We got more excitement just before lunch — a leopard in the brush.

leopard in the brush
leopard in the brush

The leopard is a young female, two or three years old, when she is first striking out on her own. She has to kill to eat, and she isn’t strong enough to drag an impala ( a medium-sized antelope) up a tree to protect her kill from stronger predators.

leopard returning to the kill
leopard standing over impala (click to enlarge)

She is standing over a male impala, which has a tan body and black, curved horns. Dominant male impala gather harems of females and wait for the females to enter estrus, reaching a peak during a full moon a month after our visit. Most male impalas are bachelors, hanging out alone, waiting for a female to wander by and stick around. For prey like impalas, there’s strength in numbers against predators, and this lone bachelor didn’t make it.

larger image
leopard crouching over its kill (click to enlarge)

Back at the camp, this goliath heron is the largest heron in Africa.

goliath heron
goliath heron

On our afternoon game drive we saw this woodland kingfisher.

woodland kingfisher
woodland kingfisher

Boat to Moremi Game Reserve

On our Botswana safari, we departed the Okavango Delta by boat to the Moremi Game Reserve.

In the morning we watched a team of swallows build a nest under the thatched roof of our cabin.

mud nest with lesser striped swallow
mud nest with lesser striped swallow

A swallow with mud in its mouth would land on the railing.

lesser striped swallow with mud for nest
lesser striped swallow with mud for nest

When the nest was free, the waiting bird would fly into the nest, turn around, stick its head out, deposit the mud onto the edge of the nest, and fly out to make room for the next swallow.

swallow putting mud on nest
swallow putting mud on nest

On the boat ride we saw these hadeda ibises.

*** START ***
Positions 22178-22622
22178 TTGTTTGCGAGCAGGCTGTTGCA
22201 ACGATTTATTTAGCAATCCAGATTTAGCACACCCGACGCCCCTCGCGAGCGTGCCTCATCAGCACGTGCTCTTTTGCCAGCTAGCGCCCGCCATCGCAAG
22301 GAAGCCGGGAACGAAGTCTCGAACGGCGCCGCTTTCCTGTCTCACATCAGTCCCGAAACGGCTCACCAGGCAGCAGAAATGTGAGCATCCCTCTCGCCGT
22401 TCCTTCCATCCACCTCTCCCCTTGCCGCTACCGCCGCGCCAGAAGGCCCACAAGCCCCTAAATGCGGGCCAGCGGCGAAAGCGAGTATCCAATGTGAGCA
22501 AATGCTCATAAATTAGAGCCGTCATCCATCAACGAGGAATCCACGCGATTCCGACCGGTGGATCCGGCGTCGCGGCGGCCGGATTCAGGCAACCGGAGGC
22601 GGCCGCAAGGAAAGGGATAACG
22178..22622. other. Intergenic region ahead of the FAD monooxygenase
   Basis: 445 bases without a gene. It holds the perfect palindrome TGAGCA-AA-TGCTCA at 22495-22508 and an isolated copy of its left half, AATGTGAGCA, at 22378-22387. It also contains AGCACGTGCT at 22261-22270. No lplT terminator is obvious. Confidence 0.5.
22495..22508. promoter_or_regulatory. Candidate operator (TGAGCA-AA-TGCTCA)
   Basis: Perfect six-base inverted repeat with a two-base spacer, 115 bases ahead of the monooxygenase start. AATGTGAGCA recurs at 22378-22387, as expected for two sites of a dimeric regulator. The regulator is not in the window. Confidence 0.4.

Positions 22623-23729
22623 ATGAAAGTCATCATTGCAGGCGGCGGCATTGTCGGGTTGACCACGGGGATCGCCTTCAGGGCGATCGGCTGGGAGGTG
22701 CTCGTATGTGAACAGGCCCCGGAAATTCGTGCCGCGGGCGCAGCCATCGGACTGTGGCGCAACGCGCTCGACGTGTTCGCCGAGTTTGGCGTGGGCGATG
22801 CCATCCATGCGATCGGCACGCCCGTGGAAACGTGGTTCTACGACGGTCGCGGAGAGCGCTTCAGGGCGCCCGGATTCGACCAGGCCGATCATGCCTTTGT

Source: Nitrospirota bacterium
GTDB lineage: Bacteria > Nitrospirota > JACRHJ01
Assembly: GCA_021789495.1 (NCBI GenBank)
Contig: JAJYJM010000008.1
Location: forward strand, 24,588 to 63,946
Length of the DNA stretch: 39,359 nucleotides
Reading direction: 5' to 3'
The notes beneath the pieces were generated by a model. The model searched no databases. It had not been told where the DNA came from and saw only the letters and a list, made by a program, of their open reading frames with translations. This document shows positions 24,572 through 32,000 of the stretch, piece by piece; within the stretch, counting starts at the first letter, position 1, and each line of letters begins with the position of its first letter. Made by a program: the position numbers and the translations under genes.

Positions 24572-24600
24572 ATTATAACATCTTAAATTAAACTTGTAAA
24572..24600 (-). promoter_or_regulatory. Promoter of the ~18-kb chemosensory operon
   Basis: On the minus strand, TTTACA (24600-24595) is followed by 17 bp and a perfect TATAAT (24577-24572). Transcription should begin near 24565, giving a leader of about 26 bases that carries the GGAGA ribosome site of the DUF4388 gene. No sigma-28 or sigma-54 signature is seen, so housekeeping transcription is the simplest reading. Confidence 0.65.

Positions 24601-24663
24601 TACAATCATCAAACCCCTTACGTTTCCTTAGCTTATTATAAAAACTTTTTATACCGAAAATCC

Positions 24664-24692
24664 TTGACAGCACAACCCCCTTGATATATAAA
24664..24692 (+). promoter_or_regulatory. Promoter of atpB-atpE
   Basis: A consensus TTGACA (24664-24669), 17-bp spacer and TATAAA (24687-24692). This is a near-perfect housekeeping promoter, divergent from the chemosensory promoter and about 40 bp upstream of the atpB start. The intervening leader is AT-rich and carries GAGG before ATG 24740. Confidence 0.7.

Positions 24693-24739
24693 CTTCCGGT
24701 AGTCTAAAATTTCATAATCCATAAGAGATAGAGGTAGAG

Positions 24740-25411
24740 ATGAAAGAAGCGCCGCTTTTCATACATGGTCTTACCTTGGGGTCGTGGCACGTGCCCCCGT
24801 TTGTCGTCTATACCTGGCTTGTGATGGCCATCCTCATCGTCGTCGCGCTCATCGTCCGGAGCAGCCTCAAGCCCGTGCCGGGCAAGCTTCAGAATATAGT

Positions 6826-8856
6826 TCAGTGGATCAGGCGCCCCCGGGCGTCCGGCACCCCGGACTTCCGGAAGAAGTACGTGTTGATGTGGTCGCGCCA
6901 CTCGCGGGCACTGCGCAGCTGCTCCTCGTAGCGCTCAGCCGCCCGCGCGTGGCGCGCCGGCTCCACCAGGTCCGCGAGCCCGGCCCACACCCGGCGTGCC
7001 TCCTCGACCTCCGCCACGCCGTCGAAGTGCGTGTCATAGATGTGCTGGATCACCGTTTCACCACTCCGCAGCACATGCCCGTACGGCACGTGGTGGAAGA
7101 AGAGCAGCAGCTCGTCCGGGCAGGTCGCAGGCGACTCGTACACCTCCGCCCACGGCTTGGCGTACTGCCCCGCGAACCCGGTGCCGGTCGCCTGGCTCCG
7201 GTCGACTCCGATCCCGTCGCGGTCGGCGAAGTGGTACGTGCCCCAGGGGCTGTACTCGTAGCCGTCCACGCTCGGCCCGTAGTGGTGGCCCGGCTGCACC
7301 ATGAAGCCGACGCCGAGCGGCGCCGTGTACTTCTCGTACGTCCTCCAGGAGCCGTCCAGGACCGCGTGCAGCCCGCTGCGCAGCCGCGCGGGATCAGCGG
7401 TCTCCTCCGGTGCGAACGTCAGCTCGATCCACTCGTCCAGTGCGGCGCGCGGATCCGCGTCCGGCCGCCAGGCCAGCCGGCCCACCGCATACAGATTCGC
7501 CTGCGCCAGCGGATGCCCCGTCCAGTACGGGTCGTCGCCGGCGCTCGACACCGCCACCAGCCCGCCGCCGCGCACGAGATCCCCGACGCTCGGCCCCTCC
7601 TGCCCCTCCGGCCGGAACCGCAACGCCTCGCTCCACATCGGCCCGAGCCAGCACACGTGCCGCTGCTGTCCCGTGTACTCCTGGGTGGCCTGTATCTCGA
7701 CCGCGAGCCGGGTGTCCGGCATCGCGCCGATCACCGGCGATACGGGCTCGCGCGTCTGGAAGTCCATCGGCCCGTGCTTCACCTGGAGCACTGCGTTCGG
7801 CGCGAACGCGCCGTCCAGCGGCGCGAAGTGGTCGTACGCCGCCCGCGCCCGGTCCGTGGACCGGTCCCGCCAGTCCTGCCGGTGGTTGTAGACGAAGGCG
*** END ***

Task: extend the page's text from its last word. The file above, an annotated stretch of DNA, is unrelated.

hadeda ibis
hadeda ibis

Our guide explained how elephants eat tree bark, using their tusks to scrape bark off trees. Elephant tusks are powerful and sharp.

tree with bark stripped by elephants
tree with bark stripped by elephants

After landing at Moremi, we did a game drive to camp. These two elephants wrapped their trunks around each other.

elephants wrapping tusks
elephants wrapping trunks

In this swampy area, a yellow-billed stork is hunting for frogs and other small animals.

yellow-billed stork and egret
yellow-billed stork and egret

The stork spreads its wing to cast a shadow and make it easier to spot animals in the water.

stork hunting
stork hunting

We stopped for a herd of impalas, a kind of antelope, on the road. Two hundred meters later we arrived in camp.

impalas on the road
impalas on the road

In the camp our tents fronted on a lake, and in the distance ears were sticking out of the water. Our camp was next to a lake with hippos! The photo below was taken from near our tent — we had to stay within the camp. A hippo is exhaling, sending a puff of water vapor into the air like a whale. I’ve since read that explosive exhaling is a threat display, but we didn’t know this at the time. So we enjoyed the lake and hippos.

hippos at the Moremi camp